AMA(SA) Rural Trip
Regional health workforce in the spotlight
for AMA(SA) president’s visit to Port Augusta, Port Pirie
27 July 2018 | Media release
AMA (South Australia) president Associate Professor William Tam and chief executive Joe Hooper have been hearing from local doctors on the issues close to their hearts in their visits to Port Augusta and Port Pirie on 26-27 July.
The AMA(SA) has undertaken the trip to visit local health services and speak with doctors about what they need to keep practicing in rural medicine, and provide high quality care, and how the AMA(SA) can best help rural doctors serve their communities. The trip has included Port Augusta Hospital, Pika Wiya Health Service, the University of Adelaide Rural Clinical School and Port Pirie Hospital.
“It has been fantastic to visit local services in Port Augusta and Port Pirie, and find out firsthand about some of the great work being done here, and also some of the challenges,” said AMA (SA) state president A/Prof William Tam. “It has been a most informative and enlightening trip. The dedication and commitment of the medical, nursing and allied health staff in the region is admirable.”
“We will be taking what we have heard on this trip with us, and it will inform our advocacy to both the state government, and nationally. Workforce has been a strong theme on the trip, and in ongoing AMA state and national advocacy. Another key theme has been supporting the role of women in rural health, and safe working hours – for everyone”.
A/Prof Tam has been told of the many challenges facing the health services, and whilst they are not new, the seriousness of the situation is becoming increasingly concerning, he says.
“One of the key topics has been the current workforce model recently introduced to keep the Port Augusta Emergency Department open. Many will know the service was being crippled due to the unsustainable reliance on a few hardworking GPs to provide the services. Two dedicated and hard- working doctors are working in the ED and serving the hospital over a 7-day roster, and without that support I fear the service would be in dire straits”.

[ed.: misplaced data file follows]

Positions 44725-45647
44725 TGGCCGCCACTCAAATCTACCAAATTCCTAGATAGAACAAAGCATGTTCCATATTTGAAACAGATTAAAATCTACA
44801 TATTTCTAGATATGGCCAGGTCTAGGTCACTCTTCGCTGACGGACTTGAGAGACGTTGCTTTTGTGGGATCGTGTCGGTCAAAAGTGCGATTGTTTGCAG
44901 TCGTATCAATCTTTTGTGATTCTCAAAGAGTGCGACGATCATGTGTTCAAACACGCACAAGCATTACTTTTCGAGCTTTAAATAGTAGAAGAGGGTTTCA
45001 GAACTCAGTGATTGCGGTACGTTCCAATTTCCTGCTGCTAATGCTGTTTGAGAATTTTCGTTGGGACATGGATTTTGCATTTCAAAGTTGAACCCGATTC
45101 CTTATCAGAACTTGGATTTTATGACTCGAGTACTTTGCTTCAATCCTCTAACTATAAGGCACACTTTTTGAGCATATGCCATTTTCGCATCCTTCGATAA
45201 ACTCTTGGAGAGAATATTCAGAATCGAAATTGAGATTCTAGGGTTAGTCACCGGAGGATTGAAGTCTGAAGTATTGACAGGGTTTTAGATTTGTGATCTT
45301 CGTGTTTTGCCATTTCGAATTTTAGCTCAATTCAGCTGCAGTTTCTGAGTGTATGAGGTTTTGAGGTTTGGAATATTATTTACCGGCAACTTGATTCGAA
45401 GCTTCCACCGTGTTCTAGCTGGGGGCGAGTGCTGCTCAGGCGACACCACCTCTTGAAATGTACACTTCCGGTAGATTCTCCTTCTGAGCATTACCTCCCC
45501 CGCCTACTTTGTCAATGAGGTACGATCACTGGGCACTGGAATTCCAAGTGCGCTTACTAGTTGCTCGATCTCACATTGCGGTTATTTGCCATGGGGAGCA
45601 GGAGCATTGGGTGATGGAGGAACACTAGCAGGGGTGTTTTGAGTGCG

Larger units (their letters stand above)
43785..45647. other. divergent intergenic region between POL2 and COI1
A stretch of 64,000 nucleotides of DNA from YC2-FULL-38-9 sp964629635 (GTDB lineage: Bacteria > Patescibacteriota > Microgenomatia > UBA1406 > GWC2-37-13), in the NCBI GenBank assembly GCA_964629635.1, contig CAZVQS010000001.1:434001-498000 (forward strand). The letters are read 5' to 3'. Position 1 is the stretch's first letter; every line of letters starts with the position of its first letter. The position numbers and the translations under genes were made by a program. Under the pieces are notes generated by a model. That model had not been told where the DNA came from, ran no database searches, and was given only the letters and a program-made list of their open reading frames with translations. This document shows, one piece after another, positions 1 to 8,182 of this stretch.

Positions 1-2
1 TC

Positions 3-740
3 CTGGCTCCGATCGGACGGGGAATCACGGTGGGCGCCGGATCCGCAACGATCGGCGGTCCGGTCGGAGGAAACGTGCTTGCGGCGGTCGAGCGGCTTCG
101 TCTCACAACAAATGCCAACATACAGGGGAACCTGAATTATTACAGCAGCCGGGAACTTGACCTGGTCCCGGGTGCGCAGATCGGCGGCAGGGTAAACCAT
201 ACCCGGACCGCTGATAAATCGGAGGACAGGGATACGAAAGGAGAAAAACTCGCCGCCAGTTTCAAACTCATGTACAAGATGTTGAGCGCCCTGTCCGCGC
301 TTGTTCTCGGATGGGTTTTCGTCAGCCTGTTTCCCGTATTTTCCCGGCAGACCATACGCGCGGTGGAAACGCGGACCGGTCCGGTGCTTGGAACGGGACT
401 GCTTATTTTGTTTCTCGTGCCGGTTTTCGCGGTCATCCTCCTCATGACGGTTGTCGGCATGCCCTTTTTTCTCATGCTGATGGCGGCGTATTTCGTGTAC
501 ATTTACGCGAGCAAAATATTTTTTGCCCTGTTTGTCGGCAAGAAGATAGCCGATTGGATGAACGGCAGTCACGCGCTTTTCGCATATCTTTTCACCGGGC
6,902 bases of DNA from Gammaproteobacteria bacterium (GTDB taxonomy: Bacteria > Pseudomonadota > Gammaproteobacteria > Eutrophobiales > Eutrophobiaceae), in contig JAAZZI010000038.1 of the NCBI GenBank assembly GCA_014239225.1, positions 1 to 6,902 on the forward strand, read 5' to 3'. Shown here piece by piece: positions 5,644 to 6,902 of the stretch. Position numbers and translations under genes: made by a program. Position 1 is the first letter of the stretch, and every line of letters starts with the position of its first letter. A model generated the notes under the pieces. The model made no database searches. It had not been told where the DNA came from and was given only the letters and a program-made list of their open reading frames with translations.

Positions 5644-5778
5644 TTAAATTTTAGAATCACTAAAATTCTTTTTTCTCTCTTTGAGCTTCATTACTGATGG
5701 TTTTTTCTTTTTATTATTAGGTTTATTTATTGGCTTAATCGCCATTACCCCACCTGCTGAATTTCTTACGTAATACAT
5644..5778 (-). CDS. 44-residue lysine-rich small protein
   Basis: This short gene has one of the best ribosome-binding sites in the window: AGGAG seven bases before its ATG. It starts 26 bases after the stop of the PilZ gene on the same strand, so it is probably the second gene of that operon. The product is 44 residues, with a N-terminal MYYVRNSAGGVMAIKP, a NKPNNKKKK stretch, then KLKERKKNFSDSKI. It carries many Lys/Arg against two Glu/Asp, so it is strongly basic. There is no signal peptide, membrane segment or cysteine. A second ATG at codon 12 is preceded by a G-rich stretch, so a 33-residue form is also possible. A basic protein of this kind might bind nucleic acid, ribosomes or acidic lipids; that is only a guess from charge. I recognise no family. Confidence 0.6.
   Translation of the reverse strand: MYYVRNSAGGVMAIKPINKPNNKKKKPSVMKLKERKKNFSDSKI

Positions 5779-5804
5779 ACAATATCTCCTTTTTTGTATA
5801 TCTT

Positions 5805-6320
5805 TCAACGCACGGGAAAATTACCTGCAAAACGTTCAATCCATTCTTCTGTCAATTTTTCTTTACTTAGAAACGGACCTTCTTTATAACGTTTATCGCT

“Port Augusta Hospital is like the canary in the coal mine for rural health services. It was in a critical situation due to the increasingly heavy demand and the lack of medical support staff. The rest of rural South Australia is no doubt watching what happened in Port Augusta and how the new investment and medical staffing model will help with providing a sustainable medical workforce in the future. Certainly the AMA(SA) is watching this service closely.”
“Another important area to be addressed is the GP shortage in the area. Having once had around 21 GPs to serve the community, Port Augusta has been reduced to effectively 11 full-time equivalent GPs, and yet it does not qualify as an area of medical workforce shortage. Somewhere in Canberra there is a flaw in the assessment. Port Augusta needs to be able to attract more GPs to provide relief to those working many hours a day to look after their patients in the community and those they admit to the hospital. This must include the ability to recruit from overseas, if necessary, and the current block from denying the area a workforce shortage classification is a significant barrier.”